Unlike adults the curious minds of children rarely “see” dangers in and around a home. The Newtown Square Fire Company stresses there are at least four ways to help adults modify a home for the safety of children. The simplest method is crawling on the floor. From this vantage, an adult can view the same world as seen by a child—seeing the temptations created by the curiosity children.

A second method is to watch what children do both in play and general activities. As a father of older children, Chief Doug Everlof remembers, “They are too young to know about the dangers in life.” Often demonstrated by their climbing, children love to explore. Their mountains can be as simple as an open oven door, an easily opened chest of drawers, or a chair that gives access to climbing to see a wanted item.

Newer stoves include methods to anchor them to a wall, preventing them from tipping over. Homeowners can create ways to anchor tippable furniture. Another safety suggestion is remove heavy objects like a television set from the top of a chest of drawers. A similar suggestion is a reminder to place heavy storable items in the lowest drawer.

Chief Everlof volunteered, “According to the U.S. Consumer Product Safety Commission, every two weeks a child dies in our country from furniture, appliances or TVs tipping over. Each of us can help prevent these tragedies and make our homes a safer place.

A third method may be the most difficult. With maturity, adults see life in different ways than children. Try to ‘look back’ and begin to see life as a child and by returning to the adult world, remove the dangers we as adults have neglected to eliminate.

The final step suggests looking for lists and articles addressing items that need to be changed or eliminated to keep the home safe. One hint is to follow a trend being used in an increasing of stores and public gatherings—adding safety covers to all child-accessible electric outlets.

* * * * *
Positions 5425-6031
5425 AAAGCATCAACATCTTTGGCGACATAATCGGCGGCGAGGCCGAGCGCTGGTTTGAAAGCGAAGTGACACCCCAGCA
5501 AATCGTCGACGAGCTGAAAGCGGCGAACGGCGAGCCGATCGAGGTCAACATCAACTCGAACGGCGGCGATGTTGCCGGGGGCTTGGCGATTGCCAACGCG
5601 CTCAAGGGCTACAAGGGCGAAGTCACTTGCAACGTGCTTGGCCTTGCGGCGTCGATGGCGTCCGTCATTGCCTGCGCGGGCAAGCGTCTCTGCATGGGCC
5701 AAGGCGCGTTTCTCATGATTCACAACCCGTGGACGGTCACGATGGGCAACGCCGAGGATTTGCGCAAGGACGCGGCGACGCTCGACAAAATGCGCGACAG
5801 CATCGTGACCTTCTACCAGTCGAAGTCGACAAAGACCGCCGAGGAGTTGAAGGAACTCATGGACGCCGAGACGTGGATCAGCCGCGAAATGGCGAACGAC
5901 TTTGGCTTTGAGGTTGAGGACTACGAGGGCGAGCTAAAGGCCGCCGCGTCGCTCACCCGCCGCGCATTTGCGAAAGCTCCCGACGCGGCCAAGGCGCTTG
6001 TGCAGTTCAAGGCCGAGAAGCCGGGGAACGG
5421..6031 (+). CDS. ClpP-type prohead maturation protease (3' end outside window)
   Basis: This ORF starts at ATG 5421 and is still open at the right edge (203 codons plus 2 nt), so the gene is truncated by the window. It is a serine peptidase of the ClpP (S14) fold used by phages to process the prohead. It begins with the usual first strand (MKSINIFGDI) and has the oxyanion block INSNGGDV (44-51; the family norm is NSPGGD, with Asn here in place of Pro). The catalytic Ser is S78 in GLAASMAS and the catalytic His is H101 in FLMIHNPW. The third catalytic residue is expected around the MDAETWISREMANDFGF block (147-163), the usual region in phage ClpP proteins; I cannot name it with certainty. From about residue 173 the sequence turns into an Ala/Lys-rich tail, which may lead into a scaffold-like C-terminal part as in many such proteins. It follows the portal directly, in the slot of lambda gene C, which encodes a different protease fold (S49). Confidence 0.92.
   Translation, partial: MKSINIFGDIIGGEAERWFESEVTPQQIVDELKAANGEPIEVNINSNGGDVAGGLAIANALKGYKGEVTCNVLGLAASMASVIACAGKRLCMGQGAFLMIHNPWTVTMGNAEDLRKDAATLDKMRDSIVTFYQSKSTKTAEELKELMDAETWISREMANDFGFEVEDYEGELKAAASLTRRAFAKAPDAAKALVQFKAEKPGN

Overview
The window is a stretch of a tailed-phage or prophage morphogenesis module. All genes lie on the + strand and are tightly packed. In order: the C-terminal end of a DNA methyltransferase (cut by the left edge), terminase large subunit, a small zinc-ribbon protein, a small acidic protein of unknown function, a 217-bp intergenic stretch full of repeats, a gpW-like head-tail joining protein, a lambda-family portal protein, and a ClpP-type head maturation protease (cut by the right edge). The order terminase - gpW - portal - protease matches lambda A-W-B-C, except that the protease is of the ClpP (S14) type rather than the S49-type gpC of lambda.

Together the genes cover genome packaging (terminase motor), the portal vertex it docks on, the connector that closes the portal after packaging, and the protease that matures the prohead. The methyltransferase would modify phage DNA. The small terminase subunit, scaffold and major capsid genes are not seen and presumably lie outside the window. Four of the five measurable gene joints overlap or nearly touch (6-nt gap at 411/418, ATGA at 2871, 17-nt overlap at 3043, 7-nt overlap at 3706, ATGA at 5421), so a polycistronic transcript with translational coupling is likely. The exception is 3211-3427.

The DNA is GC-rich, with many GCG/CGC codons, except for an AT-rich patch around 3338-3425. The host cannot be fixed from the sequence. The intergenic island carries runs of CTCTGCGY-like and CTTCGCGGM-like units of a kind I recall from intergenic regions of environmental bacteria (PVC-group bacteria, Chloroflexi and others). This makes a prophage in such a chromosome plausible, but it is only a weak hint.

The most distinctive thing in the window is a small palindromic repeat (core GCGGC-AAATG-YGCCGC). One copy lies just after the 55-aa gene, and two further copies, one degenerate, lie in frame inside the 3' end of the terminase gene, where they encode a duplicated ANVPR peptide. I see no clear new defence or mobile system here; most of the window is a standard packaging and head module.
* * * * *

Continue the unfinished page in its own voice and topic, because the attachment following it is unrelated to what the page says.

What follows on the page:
Serious Accident and Challenging Temperatures

While there is a regional stress for an increase in fire prevention because of an escalation in dwelling fires, the Newtown Square Fire Company was spared the torture of fighting fires in the near-record setting low temperatures. However, on Friday morning, February 20, the Newtown Fire Company had an emergency that demonstrated their mastery of rescue and vehicle-extrication skills in torturing temperatures.

The accident scene, the 100 block of Bryn Mawr Avenue, between West Chester Pike and Brookside, prompted the response of the Newtown rescue personnel and the Fire Company Ladder. Because of the position and condition of the car that had sustained extensive damage as it hit a tree and the weather conditions of near record-setting low temperatures, a companion rescue was summoned from neighboring Broomall.

As the patient was being evaluated, rescue personnel began the safety steps of stabilizing the vehicle. This procedure assures there will be no movement of the vehicle, both while initiating the disassembly of portions of the vehicle and the removal of the driver. This stabilization assures there will be no additional injuries that may occur if the vehicle were to move. To access the driver, doors and a segment of the roof were removed.

Aided by the Riddle Hospital crew staffing the Newtown Township Ambulance, the injured driver was carefully removed and prepared for hospital transport.

Deputy Chief George Guyer praised the firefighters from Newtown Square and Broomall for their efficient and profession effort in weather where the temperature was approaching 10 degrees. The temperature was as similarly hampering as the mangled metal the entrapped the injured driver.